He of course voted with government on issues beyond his official brief. He divided for the second reading of the revised English reform bill, 17 Dec. 1831, its details and the third reading, 22 Mar. 1832. He voted for Ebrington’s motion for an address asking the king to appoint only ministers committed to carrying an unimpaired measure, 10 May. He presented Galway petitions for the preservation of its franchise, 19 Jan., 13 Mar. He voted for the second reading of the Irish reform bill, 25 May, when he argued that the new county voters would be ‘fully as respectable ... wealthy and ... independent’ as the £10 freeholders. He was confident that after the inevitable early excitement in Ireland, ‘sound health will be established, tranquillity ... restored and these unfortunate differences between Protestants and Catholics ... forgotten’. He defended the increase in Dublin University’s representation, 13 June, attacked O’Connell’s inconsistency in moving to restore the 40s. county franchise when he had previously supported the £10 qualification, 18 June, and made numerous other interventions in committee on legal details. He opposed Hume’s bill to disqualify the recorder of Dublin from sitting in the Commons, 24 July, having ‘no wish to see the House stripped of those persons high in the law, whom it now possesses’. He defended the definition of bribery in the bribery at elections bill, 30 July. He presented two Milborne Port petitions for a protective duty against French gloves, 19 Jan., pointing to the ‘unprecedented distress’ in the English glove industry and hoping for a measure ‘compatible with those great principles of unshackled commerce’. He supported the principle of the births registration bill, 18 May, but advised its withdrawal because of the practical difficulties involved, 20 June. He expressed his ‘cordial support’ for Ewart’s death penalty abolition bill, 30 May, as severe punishments had no basis in common law and did not prevent crime. He approved of the dower bill, except for one clause which curtailed the rights of widows, 8 June. He was against requiring coroners to be trained in medical jurisprudence, 20 June, arguing that ‘free election is the best security ... for proper persons being chosen’. That day he dismissed O’Connell’s complaint of a breach of privilege by The Times. He was a majority teller against granting representative government to New South Wales, 28 June 1832.

Crampton offered again for Dublin University at the general election of 1832, but the contest was marked by ‘scenes and sounds of the most shocking and debased barbarity’, and he and the other ministerial candidate were heavily defeated.11 He was put forward unsuccessfully for Dungarvan at a by-election in February 1834,12 and remained in the anomalous position of Irish solicitor-general without a seat until October, when he was appointed to an Irish judgeship. O’Connell considered it ‘an irretrievable disgrace’ to promote ‘so incompetent a man’, who had ‘no character for high-mindedness or public integrity’ but did have a ‘close degree of relationship’ with other members of the bench.13 In fact, his judicial reputation proved to be ‘extraordinarily high’, as he was ‘ardent in pursuit of righteousness’, although politically he ‘became a Conservative ... probably in consequence of the violence of agitation in Ireland’. He was ‘a genuine Christian philanthropist’, an ‘Evangelical’, who always advocated ‘the fullest freedom of conscience’, and a ‘firm supporter of the temperance cause’. At his home at St. Valerie, near Bray in county Wicklow, ‘alcohol was ... banned’ and he ‘poured the contents of his cellars into the Dargle’.14 He retired from the bench in 1859. He died in December 1862, leaving an only child, Cecil Philip John Crampton (1847-66), who died while an undergraduate at Cambridge.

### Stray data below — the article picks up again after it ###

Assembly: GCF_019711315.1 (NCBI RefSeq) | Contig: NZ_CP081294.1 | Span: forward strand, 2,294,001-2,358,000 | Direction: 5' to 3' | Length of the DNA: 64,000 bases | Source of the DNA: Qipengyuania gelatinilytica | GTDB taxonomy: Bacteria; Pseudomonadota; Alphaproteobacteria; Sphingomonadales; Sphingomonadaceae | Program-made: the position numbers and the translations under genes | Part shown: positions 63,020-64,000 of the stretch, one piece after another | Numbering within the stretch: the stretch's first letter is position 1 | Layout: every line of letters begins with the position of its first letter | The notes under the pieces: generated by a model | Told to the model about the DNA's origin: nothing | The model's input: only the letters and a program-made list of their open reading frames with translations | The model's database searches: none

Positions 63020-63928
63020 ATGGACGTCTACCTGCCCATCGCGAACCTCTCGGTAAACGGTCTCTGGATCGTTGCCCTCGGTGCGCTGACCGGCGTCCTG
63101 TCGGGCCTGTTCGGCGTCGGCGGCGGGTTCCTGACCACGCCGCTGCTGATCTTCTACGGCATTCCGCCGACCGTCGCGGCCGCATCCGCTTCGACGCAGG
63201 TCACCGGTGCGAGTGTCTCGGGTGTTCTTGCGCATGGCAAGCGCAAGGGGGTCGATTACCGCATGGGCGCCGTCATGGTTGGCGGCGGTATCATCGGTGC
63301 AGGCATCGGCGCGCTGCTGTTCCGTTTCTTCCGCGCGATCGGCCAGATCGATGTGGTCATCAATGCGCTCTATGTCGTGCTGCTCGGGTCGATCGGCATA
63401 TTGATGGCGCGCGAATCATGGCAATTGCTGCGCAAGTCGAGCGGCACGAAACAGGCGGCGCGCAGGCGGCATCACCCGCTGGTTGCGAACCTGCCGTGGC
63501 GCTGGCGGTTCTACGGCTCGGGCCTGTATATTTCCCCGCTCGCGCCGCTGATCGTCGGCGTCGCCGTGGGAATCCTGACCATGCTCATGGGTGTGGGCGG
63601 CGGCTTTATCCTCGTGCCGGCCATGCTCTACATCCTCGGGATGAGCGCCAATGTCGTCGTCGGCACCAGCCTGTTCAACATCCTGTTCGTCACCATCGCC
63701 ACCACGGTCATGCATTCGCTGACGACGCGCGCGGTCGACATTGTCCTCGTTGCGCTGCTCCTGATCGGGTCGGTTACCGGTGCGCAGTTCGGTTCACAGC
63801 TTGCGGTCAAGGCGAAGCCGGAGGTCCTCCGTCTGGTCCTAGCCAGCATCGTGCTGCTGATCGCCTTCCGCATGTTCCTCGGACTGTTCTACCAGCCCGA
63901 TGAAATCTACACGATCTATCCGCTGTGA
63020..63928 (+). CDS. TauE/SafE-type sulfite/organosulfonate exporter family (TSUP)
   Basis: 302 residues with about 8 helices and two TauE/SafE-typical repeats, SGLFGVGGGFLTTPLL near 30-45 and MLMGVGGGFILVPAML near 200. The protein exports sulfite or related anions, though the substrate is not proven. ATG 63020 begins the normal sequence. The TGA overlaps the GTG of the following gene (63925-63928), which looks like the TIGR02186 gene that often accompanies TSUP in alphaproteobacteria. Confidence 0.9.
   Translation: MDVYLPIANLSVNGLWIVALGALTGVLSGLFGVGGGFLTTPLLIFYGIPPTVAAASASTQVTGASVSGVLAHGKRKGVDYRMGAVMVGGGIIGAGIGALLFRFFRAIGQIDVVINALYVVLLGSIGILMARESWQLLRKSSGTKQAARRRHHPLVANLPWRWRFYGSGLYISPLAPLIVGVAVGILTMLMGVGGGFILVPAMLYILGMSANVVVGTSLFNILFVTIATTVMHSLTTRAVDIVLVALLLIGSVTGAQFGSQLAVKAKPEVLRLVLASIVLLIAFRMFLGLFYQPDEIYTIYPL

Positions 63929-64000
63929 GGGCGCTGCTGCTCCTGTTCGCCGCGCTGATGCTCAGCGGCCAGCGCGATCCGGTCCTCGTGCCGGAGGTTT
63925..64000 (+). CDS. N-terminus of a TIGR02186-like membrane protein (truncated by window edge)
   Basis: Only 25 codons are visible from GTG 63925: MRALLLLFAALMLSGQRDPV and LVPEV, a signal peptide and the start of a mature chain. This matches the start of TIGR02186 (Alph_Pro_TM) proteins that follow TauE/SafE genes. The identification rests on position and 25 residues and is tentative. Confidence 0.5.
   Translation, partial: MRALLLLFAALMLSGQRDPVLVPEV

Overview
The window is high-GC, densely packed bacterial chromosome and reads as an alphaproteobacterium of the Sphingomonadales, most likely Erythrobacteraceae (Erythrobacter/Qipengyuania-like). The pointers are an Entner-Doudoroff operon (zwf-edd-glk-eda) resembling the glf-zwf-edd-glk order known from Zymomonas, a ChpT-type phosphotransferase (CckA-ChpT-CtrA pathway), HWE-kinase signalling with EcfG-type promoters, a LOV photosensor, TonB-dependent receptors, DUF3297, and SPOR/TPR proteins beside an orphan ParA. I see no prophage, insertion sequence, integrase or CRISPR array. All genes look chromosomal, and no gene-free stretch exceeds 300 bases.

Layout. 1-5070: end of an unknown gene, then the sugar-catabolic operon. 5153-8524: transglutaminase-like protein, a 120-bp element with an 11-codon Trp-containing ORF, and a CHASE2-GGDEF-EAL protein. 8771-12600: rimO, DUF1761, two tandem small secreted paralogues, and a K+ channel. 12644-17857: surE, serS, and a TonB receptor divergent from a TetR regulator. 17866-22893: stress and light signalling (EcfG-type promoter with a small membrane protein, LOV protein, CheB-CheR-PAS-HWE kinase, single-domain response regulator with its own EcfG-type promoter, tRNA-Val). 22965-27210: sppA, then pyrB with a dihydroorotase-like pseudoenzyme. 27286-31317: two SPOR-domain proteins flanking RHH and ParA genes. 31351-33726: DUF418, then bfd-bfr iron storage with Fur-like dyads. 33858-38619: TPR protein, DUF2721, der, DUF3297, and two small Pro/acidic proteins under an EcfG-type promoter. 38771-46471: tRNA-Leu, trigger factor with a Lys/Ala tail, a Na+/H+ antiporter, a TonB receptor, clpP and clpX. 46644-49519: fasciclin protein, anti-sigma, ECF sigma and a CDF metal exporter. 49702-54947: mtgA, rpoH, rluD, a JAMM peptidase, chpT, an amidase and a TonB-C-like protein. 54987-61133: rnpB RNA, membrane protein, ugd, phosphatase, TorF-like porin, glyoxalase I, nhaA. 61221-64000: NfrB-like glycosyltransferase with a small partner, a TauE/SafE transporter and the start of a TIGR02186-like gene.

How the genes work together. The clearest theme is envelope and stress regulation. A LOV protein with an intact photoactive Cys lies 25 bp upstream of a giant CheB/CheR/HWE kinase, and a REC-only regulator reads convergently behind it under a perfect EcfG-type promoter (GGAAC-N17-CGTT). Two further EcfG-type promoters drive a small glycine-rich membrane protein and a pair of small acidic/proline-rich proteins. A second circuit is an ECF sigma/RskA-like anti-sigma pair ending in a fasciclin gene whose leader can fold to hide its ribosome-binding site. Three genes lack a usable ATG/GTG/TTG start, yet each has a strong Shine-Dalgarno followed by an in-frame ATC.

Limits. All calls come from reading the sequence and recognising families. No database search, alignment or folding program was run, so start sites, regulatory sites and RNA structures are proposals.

Ref Volumes: 1820-1832

Author: Terry Jenkins

Notes

  • 1. F.E. Ball, Judges in Ireland, ii. 273; The Times, 1 Jan. 1863.
  • 2. PRO NI, Anglesey mss D619/28C, Anglesey to Grey, 6 Dec.; 33A, Crampton to Gossett, 13 Dec. 1830.
  • 3. Ibid. 28A-B, Grey to Anglesey, 18, 25 Jan., 8 Feb.; 31D, Smith Stanley to same, 7, 21 Feb. 1831.
  • 4. Derby mss 920 Der (14) 120/4, Crampton to Smith Stanley, 30 Dec. 1830.
  • 5. Dublin Evening Post, 10 May 1831.
  • 6. Anglesey mss D619/28A-B, Grey to Anglesey, 17, 30 May 1831.
  • 7. Three Diaries, 133.
  • 8. Anglesey mss D619/27B, Anglesey to Holland, 3 Sept. 1831.
  • 9. Hatherton diary, 12 Dec. 1831.